Pectin is a fiber found in citrus, apples and other fruit. The pectin found in citrus fruits—but only in a modified form—has been the subject of a significant amount of cancer research.
For pectin to be absorbed by the body, rather than passing through the colon as bulk, it must be artificially modified to a low molecular weight.
Modified citrus pectin (MCP) is the result of pH and temperature modification that breaks the pectin into shorter-chained carbohydrates that dissolve more readily in water and are better absorbed by the body.
Modified Citrus Pectin May Prevent the Spread of Cancer
As early as 1992, the Journal of the National Cancer Institute published the finding of a reduction in the spread of melanoma in mice given modified citrus pectin.1 The journal later published studies showing an ability to inhibit prostate cancer and breast cancer in rats and mice.2-3
A study involving 13 men with prostate cancer found that PSA doubling time (a measure of prostate cancer progression) increased in seven of ten men who consumed MCP for a year in comparison with pretreatment values,demonstrating a reduction in cancer progression.4
The theory behind the use of MCP for the prevention of metastasis involves the disruption of galectin-3, which encourages cancer cells to clump together and form new blood vessels.
Galectin-3 enables cells to recognize and interact with each other. The administration of pectin prevents the interaction of galectins, thereby reducing cancer cell adherence, aggregation, and migration.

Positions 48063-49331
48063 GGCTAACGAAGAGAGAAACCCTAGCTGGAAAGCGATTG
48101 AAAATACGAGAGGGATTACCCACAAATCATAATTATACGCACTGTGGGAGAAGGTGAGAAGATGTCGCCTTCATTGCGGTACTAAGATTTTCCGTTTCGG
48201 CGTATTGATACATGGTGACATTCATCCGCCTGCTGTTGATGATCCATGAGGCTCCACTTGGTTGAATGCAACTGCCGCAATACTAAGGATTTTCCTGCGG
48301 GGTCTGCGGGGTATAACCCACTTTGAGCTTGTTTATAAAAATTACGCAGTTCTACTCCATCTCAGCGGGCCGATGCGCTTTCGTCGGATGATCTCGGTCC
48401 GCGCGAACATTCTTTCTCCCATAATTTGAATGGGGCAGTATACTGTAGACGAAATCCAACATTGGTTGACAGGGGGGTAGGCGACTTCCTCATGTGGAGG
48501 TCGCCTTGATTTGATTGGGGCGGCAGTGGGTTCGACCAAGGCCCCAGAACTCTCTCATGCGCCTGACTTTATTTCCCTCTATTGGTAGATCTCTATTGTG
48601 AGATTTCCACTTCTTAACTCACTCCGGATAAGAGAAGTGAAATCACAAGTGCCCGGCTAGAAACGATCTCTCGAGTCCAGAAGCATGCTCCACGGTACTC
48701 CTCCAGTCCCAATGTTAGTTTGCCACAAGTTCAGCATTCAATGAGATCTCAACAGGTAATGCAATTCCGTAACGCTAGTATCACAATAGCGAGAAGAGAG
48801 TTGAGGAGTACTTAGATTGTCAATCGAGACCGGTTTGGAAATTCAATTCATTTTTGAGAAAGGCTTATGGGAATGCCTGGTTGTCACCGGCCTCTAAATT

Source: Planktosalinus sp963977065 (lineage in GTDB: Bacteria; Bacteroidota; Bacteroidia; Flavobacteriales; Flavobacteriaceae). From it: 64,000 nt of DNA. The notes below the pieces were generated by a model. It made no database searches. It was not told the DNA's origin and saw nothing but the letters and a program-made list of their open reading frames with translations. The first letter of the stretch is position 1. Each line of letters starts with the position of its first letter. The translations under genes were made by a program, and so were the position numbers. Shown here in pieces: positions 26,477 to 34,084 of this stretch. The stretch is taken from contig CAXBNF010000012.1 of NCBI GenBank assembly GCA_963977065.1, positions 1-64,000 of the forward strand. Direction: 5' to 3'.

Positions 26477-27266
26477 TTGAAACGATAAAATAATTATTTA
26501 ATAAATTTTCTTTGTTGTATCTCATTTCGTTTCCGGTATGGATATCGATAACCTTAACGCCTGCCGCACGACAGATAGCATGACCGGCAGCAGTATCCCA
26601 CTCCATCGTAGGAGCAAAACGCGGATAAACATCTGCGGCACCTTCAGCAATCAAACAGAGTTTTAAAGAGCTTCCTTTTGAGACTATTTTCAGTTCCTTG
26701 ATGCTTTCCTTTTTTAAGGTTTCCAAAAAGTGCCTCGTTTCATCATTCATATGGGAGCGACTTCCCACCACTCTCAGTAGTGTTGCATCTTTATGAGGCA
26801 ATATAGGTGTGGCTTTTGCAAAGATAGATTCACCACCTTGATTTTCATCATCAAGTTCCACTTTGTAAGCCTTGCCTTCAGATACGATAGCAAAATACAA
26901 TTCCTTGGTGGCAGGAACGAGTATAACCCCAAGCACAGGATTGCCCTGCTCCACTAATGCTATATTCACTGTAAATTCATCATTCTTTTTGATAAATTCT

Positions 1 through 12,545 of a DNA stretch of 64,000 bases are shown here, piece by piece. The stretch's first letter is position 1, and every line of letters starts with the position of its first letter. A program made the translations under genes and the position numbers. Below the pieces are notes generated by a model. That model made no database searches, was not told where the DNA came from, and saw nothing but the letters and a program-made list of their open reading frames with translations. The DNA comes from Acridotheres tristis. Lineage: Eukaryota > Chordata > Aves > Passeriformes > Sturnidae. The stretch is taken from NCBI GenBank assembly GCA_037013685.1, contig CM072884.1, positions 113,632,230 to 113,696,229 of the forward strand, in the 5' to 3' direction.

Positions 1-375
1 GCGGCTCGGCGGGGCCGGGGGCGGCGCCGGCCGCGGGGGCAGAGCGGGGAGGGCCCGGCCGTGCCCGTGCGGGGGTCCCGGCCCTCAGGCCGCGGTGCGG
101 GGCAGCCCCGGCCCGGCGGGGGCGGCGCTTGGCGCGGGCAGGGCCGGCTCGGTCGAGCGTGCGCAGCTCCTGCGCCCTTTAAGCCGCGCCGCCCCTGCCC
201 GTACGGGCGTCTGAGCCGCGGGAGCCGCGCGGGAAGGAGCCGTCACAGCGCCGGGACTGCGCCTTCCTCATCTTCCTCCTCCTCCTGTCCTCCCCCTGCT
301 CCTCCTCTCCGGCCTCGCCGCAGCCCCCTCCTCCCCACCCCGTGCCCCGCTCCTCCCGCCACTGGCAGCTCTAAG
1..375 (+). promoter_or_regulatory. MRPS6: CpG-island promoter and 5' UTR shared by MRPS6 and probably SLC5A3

Modified Citrus Pectin Has Detoxifying Qualities
Research shows modified citrus pectin also reduces the body’s heavy metal burden.
In a study of healthy individuals, 15 grams of modified citrus pectin were taken daily for five days followed by 20 grams on the sixth day of the study. Twenty-four hour urine samples were collected and were analyzed for heavy metals.5
Urinary arsenic excretion increased by 130%, cadmium excretion increased by 150%, and lead by 560%. In a subsequent study of children with lead poisoning, 15 grams of MCP per day for one month resulted in a 161% average decease in blood lead levels.6
The Bottom Line
Metal toxicity and cancer may both benefit from modified citrus pectin and future research will undoubtedly uncover more uses for this remarkable fiber. In the meantime, feel free to work it into your own supplement regimen, if desired!
- J Natl Cancer Inst. 1992 Mar 18;84(6):438-42.
- J Natl Cancer Inst. 1995 Mar 1;87(5):348-53.
- J Natl Cancer Inst. 2002 Dec 18;94(24):1854-62.
- Prostate Cancer Prostatic Dis. 2003;6(4):301-4.
- Phytother Res. 2006 Oct;20(10):859-64.
- Altern Ther Health Med. 2008 Jul-Aug;14(4):34-8.